Transcranial Direct Current Stimulation: A Non-Invasive Treatment for Many Neurologic Diseases and Conditions

Transcranial direct current stimulation (tDCS) is a new, non-invasive technology that is being used in many areas of medicine. It is an electrical stimulation device with two electrodes, which are placed over specific areas of a patient’s head or neck, depending on individual needs. These electrodes deliver a very low-level electrical current that may influence the activity in your brain or spinal cord. 

Think of the brain as active and “plastic,” able to learn a new skill or relearn one that has been lost due to traumatic brain injury, stroke or a movement disorder. A relatively new option being offered at Weill Cornell Medicine, tDCS can enhance the benefits of physical, occupational or speech therapy and hasten the return of lost skills, from language to movement, balance and everyday functioning. 

And best of all, tDCS is designed to be used in the comfort and safety of your own home. 

What is the role of tDCS in rehabilitation medicine? 

Dr. Joan Stilling, a specialist in general neurorehabilitation and Assistant Professor of Clinical Rehabilitation Medicine at Weill Cornell Medicine, uses tDCS for a variety of conditions that affect people’s ability to function, including: 

  • Traumatic brain injury 
  • Stroke 
  • Multiple sclerosis 
  • Movement disorders 
  • Memory difficulties 
  • Headaches 

Patients who have experienced a stroke and have ongoing fatigue or difficulties speaking, moving an arm or leg, or memory problems following their injury may benefit from tDCS therapy.  

See Dr. Stilling’s answers to frequently asked questions about tDCS below. 

What does the device look like? 

There are many different tDCS devices available on the market. The typical device looks like a small rectangular electronic box. It has two spots where wires are inserted, allowing for connection to rubber electrodes that are placed on your head or neck. These electrodes are damp, as theyre soaked in salt water to allow a mild electrical current to flow from the device to a specific area on the surface of your head or neck.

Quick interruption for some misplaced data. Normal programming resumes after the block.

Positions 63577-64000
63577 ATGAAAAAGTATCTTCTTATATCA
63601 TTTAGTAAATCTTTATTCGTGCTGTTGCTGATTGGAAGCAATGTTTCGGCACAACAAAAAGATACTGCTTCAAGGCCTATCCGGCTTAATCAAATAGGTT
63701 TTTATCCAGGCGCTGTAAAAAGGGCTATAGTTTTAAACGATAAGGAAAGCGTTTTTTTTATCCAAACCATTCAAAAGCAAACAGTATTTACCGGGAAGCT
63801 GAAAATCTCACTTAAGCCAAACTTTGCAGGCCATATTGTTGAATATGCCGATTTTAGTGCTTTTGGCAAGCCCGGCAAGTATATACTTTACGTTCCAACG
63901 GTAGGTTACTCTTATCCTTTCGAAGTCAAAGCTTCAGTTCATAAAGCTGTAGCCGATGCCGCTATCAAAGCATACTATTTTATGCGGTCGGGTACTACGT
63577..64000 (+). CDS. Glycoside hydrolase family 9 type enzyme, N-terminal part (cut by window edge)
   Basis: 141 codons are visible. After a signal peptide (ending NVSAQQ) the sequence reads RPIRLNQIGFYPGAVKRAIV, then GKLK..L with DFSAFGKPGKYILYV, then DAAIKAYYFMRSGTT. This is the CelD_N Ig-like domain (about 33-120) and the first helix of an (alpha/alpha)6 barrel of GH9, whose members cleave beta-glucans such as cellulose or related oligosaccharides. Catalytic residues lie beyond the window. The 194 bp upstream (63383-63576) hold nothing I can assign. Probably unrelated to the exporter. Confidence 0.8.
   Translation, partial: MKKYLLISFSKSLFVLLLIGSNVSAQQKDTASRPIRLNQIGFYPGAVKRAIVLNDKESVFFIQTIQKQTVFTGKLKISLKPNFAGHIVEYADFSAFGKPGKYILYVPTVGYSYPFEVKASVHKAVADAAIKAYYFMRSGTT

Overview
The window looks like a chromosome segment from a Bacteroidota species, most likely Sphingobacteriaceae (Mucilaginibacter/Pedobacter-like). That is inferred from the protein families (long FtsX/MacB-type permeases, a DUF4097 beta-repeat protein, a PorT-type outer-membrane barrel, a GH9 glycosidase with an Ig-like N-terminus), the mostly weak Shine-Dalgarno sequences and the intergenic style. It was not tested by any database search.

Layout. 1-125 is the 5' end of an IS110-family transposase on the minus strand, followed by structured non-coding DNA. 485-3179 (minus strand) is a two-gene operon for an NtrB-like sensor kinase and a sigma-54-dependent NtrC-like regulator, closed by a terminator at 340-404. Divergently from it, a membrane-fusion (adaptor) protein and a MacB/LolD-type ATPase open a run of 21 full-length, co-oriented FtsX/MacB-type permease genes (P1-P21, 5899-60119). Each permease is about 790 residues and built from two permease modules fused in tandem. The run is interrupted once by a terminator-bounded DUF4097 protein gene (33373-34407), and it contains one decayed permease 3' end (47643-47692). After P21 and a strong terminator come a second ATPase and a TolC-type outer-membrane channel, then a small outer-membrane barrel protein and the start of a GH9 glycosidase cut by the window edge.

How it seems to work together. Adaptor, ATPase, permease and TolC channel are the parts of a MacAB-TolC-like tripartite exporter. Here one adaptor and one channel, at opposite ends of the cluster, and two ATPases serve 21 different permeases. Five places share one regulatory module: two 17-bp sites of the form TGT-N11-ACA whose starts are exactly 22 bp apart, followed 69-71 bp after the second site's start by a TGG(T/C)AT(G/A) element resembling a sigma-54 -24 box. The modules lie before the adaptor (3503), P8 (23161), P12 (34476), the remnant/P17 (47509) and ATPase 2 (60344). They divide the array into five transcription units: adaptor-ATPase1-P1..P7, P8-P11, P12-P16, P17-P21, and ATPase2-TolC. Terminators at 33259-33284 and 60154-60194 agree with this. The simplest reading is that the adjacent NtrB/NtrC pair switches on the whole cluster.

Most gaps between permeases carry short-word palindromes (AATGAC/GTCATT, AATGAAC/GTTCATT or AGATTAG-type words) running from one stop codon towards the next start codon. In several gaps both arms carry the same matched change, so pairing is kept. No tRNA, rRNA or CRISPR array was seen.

How does tDCS enhance the benefits other therapies? 

We believe tDCS changes the level of excitability of neuronsthe cells that help transmit important signals in the brain. The device can increase or decrease that level within specific parts of your brain for minutes to hours after stimulation. It has been seen to enhance the benefits of physical and occupational therapy, for example, when it’s applied while you are learning a new movement or skill or relearning one that requires rehabilitation. It’s a bit like having a cup of coffee to “wake up” a specific part of your brain and help it remember the skill you are trying to relearn.       

What are the side effects of tDCS, if any? 

The technology is usually well tolerated and has only mild side effects. Most patients report a slight itching, tingling, pins-and-needles or burning sensation under the electrode pads. This sensation usually dissipates after a few minutes. People may also experience a mild headache, dizziness or minor fatigue following treatment.  

When you evaluate a patient, how do you determine which area of the brain to stimulate? 

We determine the location based on the specific activity you’ll be doing when undergoing treatment. For example, if you’re focusing on walking, we’ll stimulate the part of your brain that’s involved in moving your legs. If you’re working with your therapist on speaking, we’ll stimulate different networks in your brain that have been shown to play a role in language.  

We also take your medical history into account. For example, if you’ve had a stroke, we’ll look at your brain imaging and determine the optimal area to stimulate, given the size and location of your brain injury 

Is tDCS safe? 

The tDCS device is considered very low-risk. Neither animal studies nor thousands of human research participants have shown any serious adverse events 

Who is a candidate for this novel therapy? Who isnt? 

To be used at home, Weill Cornell Medicine’s tDCS therapy program is designed for patients who have a history of stroke, traumatic brain injury or a movement disorder. The tDCS program may help to improve your responsiveness to PT, OT or speech therapy. However, tDCS should not be used for anyone who has metal objects in their head area, eyes or neck. It also shouldn’t be used in patients who have another electrical device in their body, such as an implanted pump, stimulator or pacemaker. It can be considered for use with caution in people who have history of seizure or epilepsy.  

If you’d like to learn more about tDCS or make an appointment with a rehabilitation medicine specialist, please visit here.